- July 26, 2017
On any given afternoon, the Circus Arts Conservatory Arena swarms with activity.
The doors of the familiar blue and white dome are propped open as students practice their craft. But the students aren’t the only ones hard at work. Industrial fans speckle the 20,000 square foot home to Sailor Circus and Circus Sarasota, one marked with a cheeky sticker.
“I’m a circus fan,” it says.
It’s enough to make a passer-by chuckle, but, for CAC leaders, the fans are the manifestation of an ongoing need.
“The arena has to be one of the last standing buildings that doesn’t have air conditioning in Florida,” Managing Director of CAC Jennifer Mitchell said.
The organization has been working to raise $4 million since 2014 for renovations to the aging structure.
“The floors need to be done. We need renovated bathrooms and renovated seating,” Mitchell said. “When you go into school gymnasiums, you’ll see retractable seating to make more space for you. We have one entire side of the arena that will not retract.”
“We want to grow. We want to take it to the next level.”
As of now, CAC has secured $2.5 million, including $1 million from the state of Florida. However, if it doesn’t raise another $1.5 million by June 2018, the organization will have to return its matching million-dollar state grant.
“We want to grow,” Communications Director Jane Bennett said. “We want to take it to the next level.”
But for Bennett and Mitchell, CAC’s capital campaign is about more than just a building. It’s about a legacy.
“The challenge that we have with the current arena is we can’t get any farther expanding any of the programs within it without the renovation happening,” Bennett said.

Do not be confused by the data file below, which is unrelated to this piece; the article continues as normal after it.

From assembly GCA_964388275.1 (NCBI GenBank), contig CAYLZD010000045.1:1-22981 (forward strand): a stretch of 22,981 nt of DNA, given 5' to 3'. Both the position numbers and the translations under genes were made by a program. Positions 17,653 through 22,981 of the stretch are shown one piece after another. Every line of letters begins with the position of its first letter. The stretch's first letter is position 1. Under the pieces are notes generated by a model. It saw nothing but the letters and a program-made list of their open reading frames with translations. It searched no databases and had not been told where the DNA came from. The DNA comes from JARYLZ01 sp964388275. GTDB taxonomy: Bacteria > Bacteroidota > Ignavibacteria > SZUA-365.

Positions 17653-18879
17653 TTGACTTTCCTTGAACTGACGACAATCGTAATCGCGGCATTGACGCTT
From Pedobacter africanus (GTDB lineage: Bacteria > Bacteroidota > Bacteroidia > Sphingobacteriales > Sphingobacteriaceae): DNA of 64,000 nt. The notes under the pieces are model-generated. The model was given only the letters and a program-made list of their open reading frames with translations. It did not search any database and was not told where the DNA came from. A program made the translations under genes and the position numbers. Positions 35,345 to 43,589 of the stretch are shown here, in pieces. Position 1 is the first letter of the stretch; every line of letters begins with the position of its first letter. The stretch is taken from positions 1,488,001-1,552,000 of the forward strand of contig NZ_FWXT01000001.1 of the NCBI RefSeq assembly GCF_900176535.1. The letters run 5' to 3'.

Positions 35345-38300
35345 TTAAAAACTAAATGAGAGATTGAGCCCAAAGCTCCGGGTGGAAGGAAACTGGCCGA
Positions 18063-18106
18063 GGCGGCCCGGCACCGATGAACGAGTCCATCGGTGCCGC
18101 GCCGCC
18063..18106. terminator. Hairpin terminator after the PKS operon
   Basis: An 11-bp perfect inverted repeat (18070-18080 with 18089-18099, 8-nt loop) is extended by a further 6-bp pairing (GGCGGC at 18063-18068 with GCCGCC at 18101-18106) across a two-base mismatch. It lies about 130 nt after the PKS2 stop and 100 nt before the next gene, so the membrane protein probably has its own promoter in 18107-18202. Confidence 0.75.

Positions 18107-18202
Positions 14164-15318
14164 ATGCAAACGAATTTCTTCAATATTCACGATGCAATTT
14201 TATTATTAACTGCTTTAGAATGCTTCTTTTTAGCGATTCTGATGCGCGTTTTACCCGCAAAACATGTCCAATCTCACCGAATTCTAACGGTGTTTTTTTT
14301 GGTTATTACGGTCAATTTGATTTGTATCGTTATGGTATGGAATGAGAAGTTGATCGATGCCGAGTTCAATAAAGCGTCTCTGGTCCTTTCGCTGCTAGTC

The Circus Arts Conservatory is a relatively new face for Sarasota’s circus tradition. What were once separate entities, Circus Sarasota, a group of professional circus artists who perform under the big top at Nathan Benderson Park, and Sailor Circus, an after-school athletic program, merged under the umbrella of Circus Arts Conservatory in 2011.
“The opportunity came for us to take over Sailor Circus,” Mitchell said. “We jumped at it because we believe first of all in collaboration and second of all that the circus arts are very powerful and we really wanted to really impact children of all ages.”
The organization has since diversified its programming to include educational outreach, teaching science and math in 35 Sarasota schools, taken its talent to national stages and organized a summer camp that has more than quadrupled in size.
“When we took over Sailor Circus we piloted a summer camp program and it had 90 students,” Mitchell said. “This past year we had over 700. That’s the kind of growth we’re seeing and interest.”
It’s a trend that contradicts a national narrative. As national acts, like Ringling Brother’s Barnum and Bailey’s Circus, take their last bow, Circus Arts Conservatory is facing a more welcome challenge — accounting for its mounting popularity.
Mitchell said the organization’s growth is indicative of its ability to engage Sarasota’s youth with a love of circus arts.
“The spectrum of who it impacts is very large,” she said. “It can be all the way from your at-risk student to the one who is thriving.”
It’s a reality Mitchell feels many don’t associate with CAC.
“The kids that are involved every day in programming are learning skills just as valuable as other programs and building their life management skills,” she said.
She remembers a student who the school district had classified as homeless.
“He took three buses to come to circus,” she said. “When he graduated he said circus literally saved my life.”
That, she said, is the power of circus.
“It’s not just about building, necessary, it’s not just about air conditioning,” Mitchell said. “It’s about these kids. By supporting their program or this campaign we are going to help young people build and become successful leaders.”